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Deadly Landlord Pitfalls and How To Avoid Them

If you are thinking about investing in buy-to-let property, then you need to do the math to make sure that it all adds up. It is not going to be worth the investment if you aren’t getting back the money that you have paid out or make any profit after mortgage repayments each month. So the decision to take on this kind of investment is a big one, and shouldn’t be rushed into. Having said that, it can be a lucrative way to invest your money, giving you a profit each month, and then ending up with various properties that you will own after a time. But if you’re thinking about going down this path, make sure that you check out some of the pitfalls of becoming a landlord, so that you’re going into the whole process with your eyes open and so you don’t make a big money mistakes.

Poor Tenant Referencing

If you don’t want to ever experience a poor tenant, then you simply never let one into the home. However, that isn’t going to make good business sense, as they are the ones that can make your money. You just need to make sure that you’re doing plenty of checks on the tenants, though. Things like a guarantor, employer reference, and a reference from a previous landlord are all good ideas to check. If you don’t, then you’ll never know how they’ll care for your home and if they will be paying you their rent.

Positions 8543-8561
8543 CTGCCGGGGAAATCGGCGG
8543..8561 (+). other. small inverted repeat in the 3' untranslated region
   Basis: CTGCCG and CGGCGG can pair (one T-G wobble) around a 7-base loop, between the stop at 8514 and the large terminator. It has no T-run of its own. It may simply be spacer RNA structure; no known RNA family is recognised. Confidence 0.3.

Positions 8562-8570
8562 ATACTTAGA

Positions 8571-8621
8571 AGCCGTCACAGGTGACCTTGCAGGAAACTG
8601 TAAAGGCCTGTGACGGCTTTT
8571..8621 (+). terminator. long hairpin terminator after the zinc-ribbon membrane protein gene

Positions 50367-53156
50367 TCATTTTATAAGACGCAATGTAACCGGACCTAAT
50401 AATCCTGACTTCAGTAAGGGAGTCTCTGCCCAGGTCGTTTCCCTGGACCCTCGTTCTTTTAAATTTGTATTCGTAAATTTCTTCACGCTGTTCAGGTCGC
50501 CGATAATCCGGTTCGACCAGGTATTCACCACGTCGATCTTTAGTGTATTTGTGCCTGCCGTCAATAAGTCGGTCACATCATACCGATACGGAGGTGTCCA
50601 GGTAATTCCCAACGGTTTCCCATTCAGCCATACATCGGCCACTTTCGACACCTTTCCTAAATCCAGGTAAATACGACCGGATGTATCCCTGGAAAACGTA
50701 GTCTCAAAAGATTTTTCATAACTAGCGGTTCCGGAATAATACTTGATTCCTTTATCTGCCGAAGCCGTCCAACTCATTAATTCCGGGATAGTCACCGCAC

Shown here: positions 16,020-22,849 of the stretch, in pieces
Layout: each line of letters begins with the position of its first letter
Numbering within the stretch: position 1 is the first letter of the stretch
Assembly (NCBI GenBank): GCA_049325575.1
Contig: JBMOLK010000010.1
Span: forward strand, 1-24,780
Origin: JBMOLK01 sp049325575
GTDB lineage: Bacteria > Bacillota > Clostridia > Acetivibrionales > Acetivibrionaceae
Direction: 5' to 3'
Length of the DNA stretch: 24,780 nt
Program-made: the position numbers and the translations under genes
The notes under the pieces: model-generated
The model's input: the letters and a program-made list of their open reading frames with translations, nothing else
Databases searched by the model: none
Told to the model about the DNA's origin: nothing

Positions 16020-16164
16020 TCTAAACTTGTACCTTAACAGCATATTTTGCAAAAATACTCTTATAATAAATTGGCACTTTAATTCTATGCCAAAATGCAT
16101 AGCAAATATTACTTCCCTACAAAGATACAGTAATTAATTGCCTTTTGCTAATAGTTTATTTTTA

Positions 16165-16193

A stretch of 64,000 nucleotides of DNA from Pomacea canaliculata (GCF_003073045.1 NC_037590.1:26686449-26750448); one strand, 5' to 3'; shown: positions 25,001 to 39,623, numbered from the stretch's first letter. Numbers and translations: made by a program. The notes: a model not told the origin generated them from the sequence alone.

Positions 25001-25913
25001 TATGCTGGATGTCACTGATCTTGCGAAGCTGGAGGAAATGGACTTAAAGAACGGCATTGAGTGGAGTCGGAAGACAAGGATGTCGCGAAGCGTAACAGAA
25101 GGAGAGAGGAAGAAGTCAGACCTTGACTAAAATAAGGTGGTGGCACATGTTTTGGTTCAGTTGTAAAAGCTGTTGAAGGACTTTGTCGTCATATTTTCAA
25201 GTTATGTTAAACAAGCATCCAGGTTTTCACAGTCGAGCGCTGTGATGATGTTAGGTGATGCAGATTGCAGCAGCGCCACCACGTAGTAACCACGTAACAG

Not Keeping It Legal

As with most things, there are some legal requirements that you as a landlord will need to adhere to. First of all, are you completing the right checks? Landlords are required in some instances to provide gas and boiler safety certificates when each new tenant arrives. You are likely to need to keep the tenant’s deposit in a particular bank account or scheme, rather than make it accessible to you. It does keep changing, though as in Scotland, as of this month, there have been some private residential tenancy changes that you would need to be up to date with. So don’t just think you can buy and house and quickly rent it out. You need to make sure that you’re doing it all in the right and legal way.

Failure To Do an Inventory

Before, or just as a tenant moves in, an inventory check is a way to make note of the condition of the property at the start of them moving in. It is a document that shows both parties what the property needs to be left like once the tenancy agreement is up. If you don’t do one, or fail to do a thorough one, then who knows what kind of state the home will be left in after the tenant leaves. It can cost you a lot of money if you don’t do one, so make sure you commission a check before and after, usually with the tenant present.

Have you had experience as a buy-to-let landlord yet? What other pitfalls are there?

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